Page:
I’m here to talk to you about a frenulectomy procedure to correct a tongue-tie and my own personal experience with it. A frenulectomy (or frenectomy) is when the small portion of tissue that connects the tongue to the floor of the mouth is lasered or cut away so that the child, or adult, has more movement of their tongue.
There’s no better feeling than holding your newborn baby. You’re so happy to take care of all their needs, regardless of exhaustion. You’re so happy they’re finally here. You try to breastfeed, but the baby isn’t doing well and you can’t figure out why. Latching is difficult, it hurts so much, and your baby isn’t gaining weight. You become more and more frustrated feeling like you can’t provide for your baby.
This was how my experience went; my pediatrician then discovered my baby boy was tongue-tied. You don’t think about how such a small thing can make that big of an impact on you and your baby.
In the beginning, having a tongue-tied baby can affect both mom and baby. The baby might not be able to fully latch, which can be painful for the mom. Breastfeeding is not supposed to be unbearable for the mother.
In my own experience, my child was constantly hungry, he’d fall asleep breastfeeding only to wake up and want to feed again. You can imagine the level of exhaustion for me.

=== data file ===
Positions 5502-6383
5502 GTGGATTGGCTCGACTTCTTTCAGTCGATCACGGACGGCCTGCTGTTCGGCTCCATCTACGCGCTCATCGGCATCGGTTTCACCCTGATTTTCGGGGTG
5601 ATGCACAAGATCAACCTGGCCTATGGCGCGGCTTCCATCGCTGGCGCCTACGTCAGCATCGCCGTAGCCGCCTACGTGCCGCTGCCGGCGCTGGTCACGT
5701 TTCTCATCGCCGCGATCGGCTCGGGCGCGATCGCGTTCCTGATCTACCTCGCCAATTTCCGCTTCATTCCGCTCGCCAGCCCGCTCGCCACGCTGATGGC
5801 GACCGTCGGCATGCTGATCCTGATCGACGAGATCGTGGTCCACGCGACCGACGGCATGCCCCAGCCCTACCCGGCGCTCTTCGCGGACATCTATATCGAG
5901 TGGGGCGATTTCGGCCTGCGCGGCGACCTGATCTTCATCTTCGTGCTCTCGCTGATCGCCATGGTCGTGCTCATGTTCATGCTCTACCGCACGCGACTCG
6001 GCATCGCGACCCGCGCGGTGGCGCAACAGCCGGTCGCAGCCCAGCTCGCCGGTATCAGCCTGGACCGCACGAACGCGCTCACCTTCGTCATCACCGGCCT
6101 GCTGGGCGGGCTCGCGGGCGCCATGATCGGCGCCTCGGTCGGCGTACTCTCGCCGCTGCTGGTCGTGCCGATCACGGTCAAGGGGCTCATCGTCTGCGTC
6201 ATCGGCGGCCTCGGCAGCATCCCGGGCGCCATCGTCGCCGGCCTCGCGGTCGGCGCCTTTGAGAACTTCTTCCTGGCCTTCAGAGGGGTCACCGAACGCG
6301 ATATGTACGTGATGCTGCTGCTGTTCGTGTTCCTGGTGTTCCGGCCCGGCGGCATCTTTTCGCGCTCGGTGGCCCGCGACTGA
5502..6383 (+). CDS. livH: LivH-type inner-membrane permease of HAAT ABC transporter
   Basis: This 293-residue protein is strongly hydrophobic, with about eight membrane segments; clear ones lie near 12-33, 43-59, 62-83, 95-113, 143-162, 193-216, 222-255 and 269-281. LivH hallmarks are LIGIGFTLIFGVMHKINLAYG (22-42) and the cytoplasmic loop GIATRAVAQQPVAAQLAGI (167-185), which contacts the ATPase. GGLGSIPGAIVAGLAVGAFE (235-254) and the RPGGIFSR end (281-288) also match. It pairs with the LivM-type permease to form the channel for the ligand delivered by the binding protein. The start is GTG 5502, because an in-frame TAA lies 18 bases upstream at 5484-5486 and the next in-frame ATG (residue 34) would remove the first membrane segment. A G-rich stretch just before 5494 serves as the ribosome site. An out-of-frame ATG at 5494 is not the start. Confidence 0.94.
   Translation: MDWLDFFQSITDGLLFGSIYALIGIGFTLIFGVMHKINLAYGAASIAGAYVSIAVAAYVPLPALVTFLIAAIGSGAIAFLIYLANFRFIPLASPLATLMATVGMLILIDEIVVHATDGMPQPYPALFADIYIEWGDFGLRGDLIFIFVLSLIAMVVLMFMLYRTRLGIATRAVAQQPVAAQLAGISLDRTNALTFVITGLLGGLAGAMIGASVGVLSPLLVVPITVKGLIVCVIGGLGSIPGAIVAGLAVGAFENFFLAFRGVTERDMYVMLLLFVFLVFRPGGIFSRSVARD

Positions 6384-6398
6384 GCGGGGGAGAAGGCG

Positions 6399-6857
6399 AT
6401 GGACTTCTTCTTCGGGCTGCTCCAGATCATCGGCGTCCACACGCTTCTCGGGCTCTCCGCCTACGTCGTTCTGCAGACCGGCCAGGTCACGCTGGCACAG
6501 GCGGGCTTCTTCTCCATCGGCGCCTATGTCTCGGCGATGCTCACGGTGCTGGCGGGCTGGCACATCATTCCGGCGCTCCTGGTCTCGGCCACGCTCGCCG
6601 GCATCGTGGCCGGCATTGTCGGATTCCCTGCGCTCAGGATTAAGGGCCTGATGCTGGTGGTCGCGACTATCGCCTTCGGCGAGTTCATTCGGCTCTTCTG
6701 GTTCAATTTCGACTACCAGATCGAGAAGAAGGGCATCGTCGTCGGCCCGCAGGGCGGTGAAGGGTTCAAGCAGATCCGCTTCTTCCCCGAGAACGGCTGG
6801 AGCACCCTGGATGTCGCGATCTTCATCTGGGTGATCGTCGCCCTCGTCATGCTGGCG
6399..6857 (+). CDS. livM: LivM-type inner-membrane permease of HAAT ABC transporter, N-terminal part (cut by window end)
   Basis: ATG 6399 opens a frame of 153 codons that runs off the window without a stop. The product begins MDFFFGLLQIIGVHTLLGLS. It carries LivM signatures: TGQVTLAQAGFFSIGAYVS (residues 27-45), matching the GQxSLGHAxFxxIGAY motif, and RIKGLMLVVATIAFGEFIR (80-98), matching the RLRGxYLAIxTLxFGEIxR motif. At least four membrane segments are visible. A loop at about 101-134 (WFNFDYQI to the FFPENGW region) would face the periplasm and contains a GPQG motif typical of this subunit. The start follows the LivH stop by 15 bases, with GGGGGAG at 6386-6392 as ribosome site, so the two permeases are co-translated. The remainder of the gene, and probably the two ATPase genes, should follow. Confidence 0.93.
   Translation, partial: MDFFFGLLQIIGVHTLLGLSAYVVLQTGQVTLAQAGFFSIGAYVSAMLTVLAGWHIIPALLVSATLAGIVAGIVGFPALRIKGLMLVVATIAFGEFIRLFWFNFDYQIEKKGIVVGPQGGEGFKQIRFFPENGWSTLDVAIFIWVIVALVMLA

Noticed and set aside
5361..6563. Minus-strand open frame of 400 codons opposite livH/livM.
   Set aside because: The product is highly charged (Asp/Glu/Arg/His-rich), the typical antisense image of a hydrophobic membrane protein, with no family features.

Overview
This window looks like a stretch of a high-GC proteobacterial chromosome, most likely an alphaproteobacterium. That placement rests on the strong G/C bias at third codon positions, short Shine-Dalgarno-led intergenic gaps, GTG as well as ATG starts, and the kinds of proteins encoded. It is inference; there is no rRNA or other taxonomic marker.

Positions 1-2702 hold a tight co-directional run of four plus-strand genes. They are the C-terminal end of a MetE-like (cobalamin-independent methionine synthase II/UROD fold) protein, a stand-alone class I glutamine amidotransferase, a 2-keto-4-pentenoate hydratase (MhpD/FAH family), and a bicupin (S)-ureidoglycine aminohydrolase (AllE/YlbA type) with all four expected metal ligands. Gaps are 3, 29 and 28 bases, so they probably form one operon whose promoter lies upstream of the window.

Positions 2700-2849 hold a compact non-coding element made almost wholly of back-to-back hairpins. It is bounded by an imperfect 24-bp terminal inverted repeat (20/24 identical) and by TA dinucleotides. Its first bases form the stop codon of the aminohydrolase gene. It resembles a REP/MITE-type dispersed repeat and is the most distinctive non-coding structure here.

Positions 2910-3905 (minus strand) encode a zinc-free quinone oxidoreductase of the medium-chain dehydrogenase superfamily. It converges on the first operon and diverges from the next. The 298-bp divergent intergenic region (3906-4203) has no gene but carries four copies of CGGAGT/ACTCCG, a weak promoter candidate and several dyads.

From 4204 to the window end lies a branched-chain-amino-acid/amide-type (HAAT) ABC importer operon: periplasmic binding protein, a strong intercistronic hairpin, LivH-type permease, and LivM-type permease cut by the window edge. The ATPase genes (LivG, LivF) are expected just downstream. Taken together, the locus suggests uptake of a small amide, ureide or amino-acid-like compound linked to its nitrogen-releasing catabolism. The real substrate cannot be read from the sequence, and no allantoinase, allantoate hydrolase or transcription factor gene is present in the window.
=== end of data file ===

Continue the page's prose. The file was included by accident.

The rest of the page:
I then came to the terms that I just was not producing enough milk, possibly due to his tongue-tie, which ultimately made me feel like I had no choice but to supplement. This was detrimental to my morale. Talk about the feeling of failure.
This was all before I had been educated on the consequences of having a tongue-tied baby. Breastfeeding is just the first trouble you may have from letting a tongue-tie go. Babies can have trouble eating certain foods, could be delayed in speech and may deal with some serious dental needs in their future.
Since starting the frenulectomy procedure here at the office last year, I’ve noticed a serious growth in how often people are coming to us specifically for the procedure now. It’s so good to hear more people being educated on this situation and pediatricians helping to refer parents and their tongue-tied children.
If you have questions about tongue-tie and how the frenulectomy procedure might be able to help, don’t hesitate to ask the next time you’re in the office or give us a call. We’re more than happy to help!
We’re featuring stories and suggestions from the team members at Schumacher & Bauer, DDS in our new monthly blog series. You can view all posts in this series here.